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Steve Douglas replied saying "Yes, this was a great piece of narration by Ewan, and many thanks due to him and Shortbread for doing it. Glad you enjoyed hearing it as much as I did!"
5 years ago
Peter Parkin said "Liked it a lot. Once worked on a small components line. I've prayed for a 'Burgundy Boy' in the past."
6 years ago
Steve Douglas replied saying "Glad you liked it. The idea of a 'robot' household helper was very 1950s, but it was fun to write anyway."
6 years ago
Steve Douglas said "Glad you liked the story, Mary. I've never really thought of developing Burgundy Boy, partly as I wrote it so long ago. And thanks, your comment is very flattering, Adam, especially since I've always considered myself a writer of fantasy rather than science fiction. Now there's a subject for debate: what's the difference?"
6 years ago
Mary Davidson said "I liked this and I don't normally read science fictiona t all. I wanted to know what happened next, you should develop it."
6 years ago
Adam West Guest Editor replied saying "It is interesting how many times people remark that they don't usually read science fiction but they read and enjoyed a particular story... I suspect that Star Wars/Star Trek has a lot to answer for :-) Glad you read this one, Mary, by one of the best sci-fi writers on here."
6 years ago
Phyllis Starkman said "I enjoyed this story. It is a fast and very good read. Nice clear writing."
6 years ago
Ann Smith said "Interesting idea. I enjoyed the story but felt it ended to quick. I would like to see a continuation of the story, there is definitely scope for more."
6 years ago
Andrea Dexter said "This was brilliant and I wanted it to be longer. A familiar theme of course but always relevant and I wanted much more of it. Thankyou"
6 years ago
Joseph Chamberlain said "Excellent"
6 years ago
Steve Douglas replied saying "Thanks Joseph and all those who've given me such positive feedback. This was very nearly my first 'real' sale; it's quite old, and was initially accepted by a magazine called Beyond. I received contract, got excited, signed, then... the magazine folded. It was quite a good one too, sort of in competition with Interzone. Glad the story has found an audience after all this time."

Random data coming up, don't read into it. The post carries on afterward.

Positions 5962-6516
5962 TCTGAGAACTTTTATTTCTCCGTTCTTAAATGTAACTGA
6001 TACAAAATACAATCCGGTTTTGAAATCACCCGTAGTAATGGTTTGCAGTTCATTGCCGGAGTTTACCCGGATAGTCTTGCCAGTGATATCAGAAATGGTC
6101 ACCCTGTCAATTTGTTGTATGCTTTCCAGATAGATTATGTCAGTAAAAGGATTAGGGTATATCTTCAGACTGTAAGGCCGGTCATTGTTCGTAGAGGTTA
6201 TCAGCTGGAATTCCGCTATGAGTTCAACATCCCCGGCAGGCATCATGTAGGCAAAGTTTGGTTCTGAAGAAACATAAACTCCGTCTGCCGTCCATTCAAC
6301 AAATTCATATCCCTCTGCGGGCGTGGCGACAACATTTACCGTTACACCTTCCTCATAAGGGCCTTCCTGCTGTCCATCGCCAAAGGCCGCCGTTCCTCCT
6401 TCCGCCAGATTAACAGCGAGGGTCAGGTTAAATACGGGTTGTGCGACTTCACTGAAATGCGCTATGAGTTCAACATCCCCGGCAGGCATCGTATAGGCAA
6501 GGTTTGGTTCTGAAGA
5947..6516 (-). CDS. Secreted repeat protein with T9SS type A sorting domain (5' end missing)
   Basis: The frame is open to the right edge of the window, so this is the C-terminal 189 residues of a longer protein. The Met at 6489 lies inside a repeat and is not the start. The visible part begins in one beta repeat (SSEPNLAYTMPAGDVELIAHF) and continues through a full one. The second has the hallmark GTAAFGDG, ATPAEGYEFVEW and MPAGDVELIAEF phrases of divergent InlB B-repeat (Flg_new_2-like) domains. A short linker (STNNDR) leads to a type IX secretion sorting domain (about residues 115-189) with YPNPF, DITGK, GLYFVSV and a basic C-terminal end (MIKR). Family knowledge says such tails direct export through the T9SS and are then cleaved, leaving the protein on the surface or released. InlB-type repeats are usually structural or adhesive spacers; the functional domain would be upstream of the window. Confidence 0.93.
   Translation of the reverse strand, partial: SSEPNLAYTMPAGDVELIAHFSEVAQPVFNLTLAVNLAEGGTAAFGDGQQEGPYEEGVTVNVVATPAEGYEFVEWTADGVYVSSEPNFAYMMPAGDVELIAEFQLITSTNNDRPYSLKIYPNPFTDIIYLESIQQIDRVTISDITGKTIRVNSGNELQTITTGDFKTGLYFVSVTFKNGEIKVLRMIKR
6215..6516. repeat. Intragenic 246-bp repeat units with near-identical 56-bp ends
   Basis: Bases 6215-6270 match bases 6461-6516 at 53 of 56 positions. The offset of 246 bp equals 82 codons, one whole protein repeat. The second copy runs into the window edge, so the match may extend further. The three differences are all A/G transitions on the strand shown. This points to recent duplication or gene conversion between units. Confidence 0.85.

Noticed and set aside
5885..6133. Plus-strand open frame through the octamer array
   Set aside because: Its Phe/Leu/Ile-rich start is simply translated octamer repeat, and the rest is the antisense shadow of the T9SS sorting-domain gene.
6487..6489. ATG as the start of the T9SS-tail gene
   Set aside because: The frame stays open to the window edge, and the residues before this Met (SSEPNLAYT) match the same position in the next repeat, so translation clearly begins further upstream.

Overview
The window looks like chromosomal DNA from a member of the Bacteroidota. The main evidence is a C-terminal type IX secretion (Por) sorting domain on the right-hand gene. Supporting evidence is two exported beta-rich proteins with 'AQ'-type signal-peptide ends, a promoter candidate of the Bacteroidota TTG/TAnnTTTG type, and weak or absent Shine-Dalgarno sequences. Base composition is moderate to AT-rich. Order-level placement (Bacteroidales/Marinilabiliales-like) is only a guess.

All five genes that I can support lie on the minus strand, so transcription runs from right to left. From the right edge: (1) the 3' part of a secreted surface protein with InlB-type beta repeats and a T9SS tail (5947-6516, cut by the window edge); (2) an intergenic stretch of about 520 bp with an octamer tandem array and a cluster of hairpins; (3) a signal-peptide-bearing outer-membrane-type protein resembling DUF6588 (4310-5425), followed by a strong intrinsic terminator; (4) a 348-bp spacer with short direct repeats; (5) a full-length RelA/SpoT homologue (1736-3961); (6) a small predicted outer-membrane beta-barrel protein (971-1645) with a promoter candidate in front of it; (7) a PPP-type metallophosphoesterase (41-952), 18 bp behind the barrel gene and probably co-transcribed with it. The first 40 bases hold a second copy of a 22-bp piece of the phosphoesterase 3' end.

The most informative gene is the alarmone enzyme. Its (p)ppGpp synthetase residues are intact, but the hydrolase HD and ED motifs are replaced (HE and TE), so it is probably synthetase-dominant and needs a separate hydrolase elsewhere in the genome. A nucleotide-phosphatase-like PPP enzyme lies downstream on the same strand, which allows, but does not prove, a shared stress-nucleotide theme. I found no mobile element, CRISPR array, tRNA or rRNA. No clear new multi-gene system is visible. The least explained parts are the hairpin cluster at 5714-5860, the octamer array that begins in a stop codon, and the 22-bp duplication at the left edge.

6 years ago
Gavin Dobson Guest Editor said "I rarely read sci fi--I can't get into the mindset-- but quite wish I had written this story. It's amusing and well-observed. I don't think we are far from the world described here. Well done !"
6 years ago
Adrian Ford said "An old theme yet valid many years into the future told simply and unpretentiously. I loved it when 'Burgundy Boy put a brotherly arm round Jim'. But what sort of new world were they entering? Thoroughly enjoyable!"
6 years ago
Norvi Wood said "Great story, what an interesting concept! Very good writing style, easy to read yet very descriptive."
6 years ago
Alexandra Gray said "Sent shivers down my spine... also reminded me of The Scheme for Full Employment by Magnus Mills. Breathed a sigh of relief at the end... perhaps there could be a sequel?"
6 years ago
Lily Byron said "I enjoyed this clever story. It really flowed and made me want to read on. I didn't listen to it. I prefer to read."
6 years ago
Steve Douglas replied saying "Thanks Lily. I prefer to read too. I find my attention wanders when I'm supposed to be listening."
6 years ago
Adam West Guest Editor said "Another excellent story, superbly written/characterised/edited,Steve. Not an ersatz cup of coffee in sight but no end of parallels - this kind of begs the question is PKD the father of the Sims and what other than electric sheep will Jim's Burgundy Boy dream of? Many thanks for this, Adam"
6 years ago
Steve Douglas replied saying "I don't think PKD would have objected too much to the Burgundy Boy; I think it's the deceit of the android that scared him: that which pretends to be human, but is not. Glad you liked the story."
6 years ago
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Steve Douglas replied saying "Yes, I never thought much about what happened afterwards!"
6 years ago
Diane Dickson Guest Editor said "Mostly this was chilling. A very well imagined reality with excellent dialogue and convincing characters. The end though was great and left me ........ well no I won't spoil it - well done - Diane"
6 years ago